Gregor Mendel was a scientist who was born in Austria on July 1822. He was an Austrian monk who belonged to friar of Augustinian and was brought up in a German speaking family. Gregor got recognition as the founder of modern science especially on genetics when he founded the basic principles behind genetics on his garden. In 1856 and 1863, Mendel conducted experiments in his garden on pea plants and established laws such as the Mendelian inheritance. At that time, it was known for many years by farmers that animal and plant cross breeding had certain benefits on traits that one desired. In his monastery garden, his experiments revealed that some traits in pea plants he was working on followed some patterns and since then his experiments have become the foundation of today’s genetics. Accordingly this paper seeks to describe Gregor Mendel and his contribution to modern science of heredity.
Born in Austria on July 1822 as Johann Mendel, he spend his youth in a rural environment until at the age of 11 years old, when he impressed a local school master by his ability of learning. Mendel was recommended for learning in a secondary school to continue with his education. This was a very difficult experience for Mendel because moving to a secondary school was hard for his family because of finances but he excelled and eventually graduated with honors from the school in the year 1840. After his graduation, he joined philosophical institute and did well academically especially in the areas of math and physics and even becoming a tutor in his free time so that he could make a living. He temporarily abandoned his studies after suffering episodes of depression but finally completed the program.
Johann Mendel started learning to be a monk and this was against his father’s wish to take over the farm of his family. He joined the Augustinian friar at the monastery of St. Thomas where he was given the name Gregor as his name. This monastery was a religious center at that time and Gregor was right away exposed to its teachings and research. The monastery had library and experimental provisions that Gregor used. He became sick when he was working in the community and he was sent to take a teaching position temporarily but failed in certification exams. He was later sent to complete his studies in science at the University of Vienna and later returned to the monastery and was offered a position of teaching at a secondary school. Gregor taught in this secondary school for many decades and started his experiments which until today he is best known for.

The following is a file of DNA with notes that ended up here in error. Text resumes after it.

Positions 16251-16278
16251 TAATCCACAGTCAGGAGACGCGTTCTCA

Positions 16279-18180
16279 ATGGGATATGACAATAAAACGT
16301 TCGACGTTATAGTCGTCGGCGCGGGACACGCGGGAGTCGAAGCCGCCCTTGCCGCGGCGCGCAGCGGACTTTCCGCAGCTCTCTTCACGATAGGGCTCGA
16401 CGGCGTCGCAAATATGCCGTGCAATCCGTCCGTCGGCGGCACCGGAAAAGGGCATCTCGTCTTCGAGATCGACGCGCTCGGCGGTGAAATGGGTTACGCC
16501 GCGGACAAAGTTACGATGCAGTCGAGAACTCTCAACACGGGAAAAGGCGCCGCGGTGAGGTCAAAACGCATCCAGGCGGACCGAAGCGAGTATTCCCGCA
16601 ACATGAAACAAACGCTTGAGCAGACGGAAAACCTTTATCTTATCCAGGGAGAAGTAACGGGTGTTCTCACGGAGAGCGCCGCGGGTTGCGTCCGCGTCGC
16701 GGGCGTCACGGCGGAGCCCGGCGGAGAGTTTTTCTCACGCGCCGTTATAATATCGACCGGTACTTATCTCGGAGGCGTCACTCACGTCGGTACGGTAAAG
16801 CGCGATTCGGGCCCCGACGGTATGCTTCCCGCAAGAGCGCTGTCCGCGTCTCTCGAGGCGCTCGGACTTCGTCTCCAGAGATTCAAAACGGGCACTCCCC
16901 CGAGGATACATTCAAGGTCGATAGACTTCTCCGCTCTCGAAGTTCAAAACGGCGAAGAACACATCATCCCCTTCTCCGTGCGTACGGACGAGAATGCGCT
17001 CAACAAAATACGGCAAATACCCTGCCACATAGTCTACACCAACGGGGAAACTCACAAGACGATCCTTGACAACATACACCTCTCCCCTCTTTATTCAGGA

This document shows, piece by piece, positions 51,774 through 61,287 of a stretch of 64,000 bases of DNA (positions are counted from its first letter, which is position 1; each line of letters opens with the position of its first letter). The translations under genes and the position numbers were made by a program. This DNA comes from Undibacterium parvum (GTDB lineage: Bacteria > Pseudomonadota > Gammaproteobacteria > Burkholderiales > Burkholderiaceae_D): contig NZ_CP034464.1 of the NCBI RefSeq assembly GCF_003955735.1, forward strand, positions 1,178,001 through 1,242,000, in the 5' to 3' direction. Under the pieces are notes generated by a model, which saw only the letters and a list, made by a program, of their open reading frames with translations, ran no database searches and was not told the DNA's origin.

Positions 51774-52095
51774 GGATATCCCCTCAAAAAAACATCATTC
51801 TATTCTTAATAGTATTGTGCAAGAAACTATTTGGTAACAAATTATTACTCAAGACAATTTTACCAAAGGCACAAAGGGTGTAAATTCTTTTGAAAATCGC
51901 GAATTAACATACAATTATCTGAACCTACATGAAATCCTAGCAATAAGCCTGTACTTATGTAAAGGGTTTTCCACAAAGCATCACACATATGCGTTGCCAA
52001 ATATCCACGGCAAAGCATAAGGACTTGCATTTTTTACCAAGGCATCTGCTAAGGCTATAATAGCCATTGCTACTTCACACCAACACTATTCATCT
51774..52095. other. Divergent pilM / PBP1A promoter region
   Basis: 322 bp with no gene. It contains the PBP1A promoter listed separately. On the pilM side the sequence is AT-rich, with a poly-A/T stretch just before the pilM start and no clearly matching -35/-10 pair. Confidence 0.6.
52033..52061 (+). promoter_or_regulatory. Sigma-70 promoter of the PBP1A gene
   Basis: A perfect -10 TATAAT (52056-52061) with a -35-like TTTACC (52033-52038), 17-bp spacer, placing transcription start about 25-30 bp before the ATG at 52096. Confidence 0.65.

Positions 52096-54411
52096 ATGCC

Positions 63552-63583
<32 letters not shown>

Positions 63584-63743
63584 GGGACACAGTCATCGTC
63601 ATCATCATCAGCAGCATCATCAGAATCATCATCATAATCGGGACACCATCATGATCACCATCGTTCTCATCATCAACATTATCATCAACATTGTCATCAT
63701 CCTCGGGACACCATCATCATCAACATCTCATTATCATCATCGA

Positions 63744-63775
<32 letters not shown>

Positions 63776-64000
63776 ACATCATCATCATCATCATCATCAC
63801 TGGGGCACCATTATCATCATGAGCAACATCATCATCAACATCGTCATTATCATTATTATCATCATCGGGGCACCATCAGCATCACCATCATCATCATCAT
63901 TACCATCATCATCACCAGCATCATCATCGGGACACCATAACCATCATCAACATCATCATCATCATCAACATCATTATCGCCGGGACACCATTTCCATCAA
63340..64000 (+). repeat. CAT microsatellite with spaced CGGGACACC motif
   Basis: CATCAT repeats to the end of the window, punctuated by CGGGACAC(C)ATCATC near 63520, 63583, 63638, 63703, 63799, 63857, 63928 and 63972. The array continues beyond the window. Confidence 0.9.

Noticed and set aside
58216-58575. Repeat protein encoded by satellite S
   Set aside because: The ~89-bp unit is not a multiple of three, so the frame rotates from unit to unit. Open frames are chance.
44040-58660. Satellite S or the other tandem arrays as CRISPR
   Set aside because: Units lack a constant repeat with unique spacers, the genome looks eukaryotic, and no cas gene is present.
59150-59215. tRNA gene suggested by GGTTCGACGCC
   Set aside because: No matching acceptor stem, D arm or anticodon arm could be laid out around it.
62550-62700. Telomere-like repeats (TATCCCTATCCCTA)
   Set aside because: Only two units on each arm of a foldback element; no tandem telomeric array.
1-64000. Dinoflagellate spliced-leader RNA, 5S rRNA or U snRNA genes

According to Gregor Mendel, “My scientific studies have afforded me great gratification; and I am convinced that it will not be long before the whole world acknowledges the results of my work.” Gregor started researching in plant hybrids and specifically how hereditary traits were transmitted. He selected pea plants for conducting his research because there were many different varieties which produced easily and fast. The pea plants that had different characteristics were cross fertilized and some of the traits that pea plants inherited independently were plant height, seed shape, pod shape, and flower color. Gregor carried out his experiments and established two important conclusions which were the law of segregation, and the law of independent assortment. The Law of segregation established that there were some traits which were dominant and were transmitted randomly from parents to offspring. On the other hand the law of assortment established that transmission of traits of other traits from parent to offspring was independent.
In conclusion, Gregor Mendel was a scientist and is considered the pioneer of genetics in modern science. He got recognition as the founder of modern science especially on genetics when he founded the basic principles behind genetics on a monastery garden. Mendel conducted experiments in his garden on pea plants and established laws such as the Mendelian inheritance. He established two important conclusions which were the law of segregation, and the law of independent assortment. The Law of segregation established that there were some traits which were dominant and were transmitted randomly from parents to offspring. The law of assortment established that transmission of traits of other traits from parent to offspring was independent.
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